China aims to become nuclear energy leader

2018/09/1537359257.jpg
Read: 2688     16:12     19 September 2018    

China aims to become a leader in the nuclear energy sector with its plan to construct 110 nuclear reactors by 2030, according to a recent report by the Carnegie Endowment for International Peace.


The country, which became synonymous with high-speed rail lines, fast supercomputers, the international space station project, and quantum communication technology in recent years, has also shown rapid development in the field of nuclear energy.

According to information gathered by Anadolu Agency, China put its first nuclear energy reactor into service in 1991 and began generating electricity with the construction of three reactors between 1991 and 2000. It subsequently built ten reactors between 2000 and 2010 and more than 30 nuclear reactors during the period 2010-2018.

By building new nuclear reactors, China increased its installed nuclear power capacity and became the third largest country in total installed capacity after the U.S. and France.

According to the International Atomic Energy Agency, China has 44 nuclear operational reactors on its own turf, has 13 reactors under construction, and has 455 reactors operating in 31 countries.

The agency shows that China is currently generating 3.96 percent of its electricity from nuclear energy, which is expected to exceed 40 gigawatts (GW) of capacity by the end of 2018.

By 2020, the country is targeting 50 GW of electricity capacity with the commissioning of planned reactors. 

Nuclear energy cooperation abroad

The country is also expanding cooperation with other countries such as China, Pakistan, Argentina, Saudi Arabia, Ghana and the U.S. by exporting its nuclear energy technology.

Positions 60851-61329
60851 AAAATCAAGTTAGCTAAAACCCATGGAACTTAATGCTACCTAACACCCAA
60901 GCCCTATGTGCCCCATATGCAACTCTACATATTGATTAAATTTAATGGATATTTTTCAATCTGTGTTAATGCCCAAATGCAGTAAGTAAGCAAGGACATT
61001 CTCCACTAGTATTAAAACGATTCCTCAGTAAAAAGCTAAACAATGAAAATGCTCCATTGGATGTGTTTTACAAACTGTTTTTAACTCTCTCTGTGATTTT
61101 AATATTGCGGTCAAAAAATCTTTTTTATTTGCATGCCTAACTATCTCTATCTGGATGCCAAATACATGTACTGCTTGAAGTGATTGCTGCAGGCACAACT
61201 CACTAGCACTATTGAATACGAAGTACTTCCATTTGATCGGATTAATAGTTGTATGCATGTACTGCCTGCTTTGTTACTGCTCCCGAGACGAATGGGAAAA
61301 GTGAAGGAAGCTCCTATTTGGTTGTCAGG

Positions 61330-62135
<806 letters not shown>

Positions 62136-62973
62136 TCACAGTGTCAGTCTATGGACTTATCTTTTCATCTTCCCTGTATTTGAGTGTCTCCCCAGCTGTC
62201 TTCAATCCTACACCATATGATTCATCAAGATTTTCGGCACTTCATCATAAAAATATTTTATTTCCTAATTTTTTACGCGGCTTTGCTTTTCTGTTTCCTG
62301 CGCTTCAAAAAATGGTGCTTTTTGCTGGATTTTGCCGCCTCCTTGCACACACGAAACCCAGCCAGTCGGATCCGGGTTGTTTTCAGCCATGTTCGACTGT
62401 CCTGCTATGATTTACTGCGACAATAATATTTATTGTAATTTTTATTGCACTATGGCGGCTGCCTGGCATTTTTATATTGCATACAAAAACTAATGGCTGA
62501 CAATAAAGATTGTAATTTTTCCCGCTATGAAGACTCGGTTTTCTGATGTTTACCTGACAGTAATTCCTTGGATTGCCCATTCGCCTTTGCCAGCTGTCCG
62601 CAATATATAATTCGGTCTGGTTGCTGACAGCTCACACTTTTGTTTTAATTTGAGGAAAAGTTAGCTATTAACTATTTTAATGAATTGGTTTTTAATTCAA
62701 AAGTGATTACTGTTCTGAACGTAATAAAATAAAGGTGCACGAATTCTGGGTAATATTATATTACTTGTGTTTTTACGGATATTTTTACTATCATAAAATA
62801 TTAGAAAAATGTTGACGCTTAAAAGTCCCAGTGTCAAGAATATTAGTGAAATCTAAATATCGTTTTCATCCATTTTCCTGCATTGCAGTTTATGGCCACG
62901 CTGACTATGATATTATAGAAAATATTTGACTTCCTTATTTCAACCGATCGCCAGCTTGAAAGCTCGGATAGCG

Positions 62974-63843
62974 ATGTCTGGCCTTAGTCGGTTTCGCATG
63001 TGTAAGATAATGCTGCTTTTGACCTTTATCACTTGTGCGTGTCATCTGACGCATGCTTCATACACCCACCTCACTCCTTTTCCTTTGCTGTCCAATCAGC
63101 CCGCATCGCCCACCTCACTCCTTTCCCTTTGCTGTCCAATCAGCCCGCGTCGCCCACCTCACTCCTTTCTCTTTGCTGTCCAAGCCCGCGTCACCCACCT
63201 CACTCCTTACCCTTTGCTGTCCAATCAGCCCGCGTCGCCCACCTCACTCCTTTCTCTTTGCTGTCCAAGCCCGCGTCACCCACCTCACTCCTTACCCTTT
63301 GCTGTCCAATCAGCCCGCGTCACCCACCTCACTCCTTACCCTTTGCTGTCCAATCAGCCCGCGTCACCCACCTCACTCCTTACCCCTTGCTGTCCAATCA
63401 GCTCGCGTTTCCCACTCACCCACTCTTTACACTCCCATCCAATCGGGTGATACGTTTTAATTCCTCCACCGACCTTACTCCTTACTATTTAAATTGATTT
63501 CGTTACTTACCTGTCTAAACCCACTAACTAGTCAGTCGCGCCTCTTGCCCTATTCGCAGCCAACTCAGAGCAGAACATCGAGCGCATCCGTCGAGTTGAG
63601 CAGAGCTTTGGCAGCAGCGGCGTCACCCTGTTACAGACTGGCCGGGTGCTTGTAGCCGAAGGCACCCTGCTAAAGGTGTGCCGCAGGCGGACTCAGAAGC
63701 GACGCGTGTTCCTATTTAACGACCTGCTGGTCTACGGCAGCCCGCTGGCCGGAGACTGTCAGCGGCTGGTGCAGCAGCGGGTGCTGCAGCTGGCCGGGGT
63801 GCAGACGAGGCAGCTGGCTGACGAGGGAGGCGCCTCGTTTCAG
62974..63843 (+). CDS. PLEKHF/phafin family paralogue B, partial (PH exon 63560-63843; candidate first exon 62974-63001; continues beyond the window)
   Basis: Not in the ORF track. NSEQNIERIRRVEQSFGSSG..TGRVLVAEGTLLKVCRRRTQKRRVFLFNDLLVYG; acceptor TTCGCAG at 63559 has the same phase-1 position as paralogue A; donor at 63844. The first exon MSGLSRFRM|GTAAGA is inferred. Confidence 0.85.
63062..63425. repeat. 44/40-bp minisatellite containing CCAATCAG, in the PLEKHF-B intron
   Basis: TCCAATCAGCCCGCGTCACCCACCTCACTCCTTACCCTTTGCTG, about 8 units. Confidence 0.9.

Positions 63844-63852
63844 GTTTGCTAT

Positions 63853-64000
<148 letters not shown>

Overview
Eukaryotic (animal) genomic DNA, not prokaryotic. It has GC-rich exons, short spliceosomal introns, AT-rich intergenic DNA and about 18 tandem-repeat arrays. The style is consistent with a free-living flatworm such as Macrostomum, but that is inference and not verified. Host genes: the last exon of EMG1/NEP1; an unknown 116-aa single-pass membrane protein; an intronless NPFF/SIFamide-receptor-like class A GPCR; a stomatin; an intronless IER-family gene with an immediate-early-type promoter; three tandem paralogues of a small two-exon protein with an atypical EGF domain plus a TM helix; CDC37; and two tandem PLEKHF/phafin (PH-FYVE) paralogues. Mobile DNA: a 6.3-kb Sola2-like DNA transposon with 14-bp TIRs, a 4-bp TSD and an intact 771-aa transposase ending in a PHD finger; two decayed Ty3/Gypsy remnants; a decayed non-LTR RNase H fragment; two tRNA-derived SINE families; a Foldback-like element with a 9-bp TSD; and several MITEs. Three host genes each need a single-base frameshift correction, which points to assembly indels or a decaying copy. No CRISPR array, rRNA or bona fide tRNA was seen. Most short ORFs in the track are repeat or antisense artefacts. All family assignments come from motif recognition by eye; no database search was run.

In May 2017, China made a $15 billion deal with Argentina for the construction of two reactors in the country. According to the agreement, China National Nuclear Corporation (CNNC) and Argentina’s state-owned Nuclearelectrica will jointly carry out the project.

Pakistan is also another recipient of its nuclear energy technology with Chinese plans to construct a nuclear power plant. A cooperation agreement for the construction of a 1,000-megawatt reactor at the Chashma nuclear power plant in Punjab was signed between CNNC and the Pakistan Atomic Energy Commission (PAEC) in 2017.

Moreover, the country signed a nuclear energy investment agreement worth $62 billion in 2015 with the U.K. According to the deal, China’s General Nuclear Corporation will take a one-third stake in the U.K.'s planned Hinkley Point C nuclear plant. 

China in Turkey's third nuclear power plant project

China intends to build Turkey’s third nuclear power plant project using its third generation nuclear power plant technology, the CAP1400 reactor.

In 2016, the two countries signed a memorandum of understanding (MoU) for cooperation in nuclear energy sector.

The MoU, signed between Turkish Energy and Natural Resources Ministry and China’s National Energy Administration (NEA) involves mutual developments of nuclear technology and cooperation, while negotiations are ongoing for the realization of the plant in Turkey's Thrace region.

During his visit to Turkey last week, the Chinese Government Representative and Deputy Foreign Minister Li Yuching said that China's NEA is negotiating with Turkish counterparts on an intergovernmental cooperation agreement text for the third plant.  

Anadolu agency



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News Line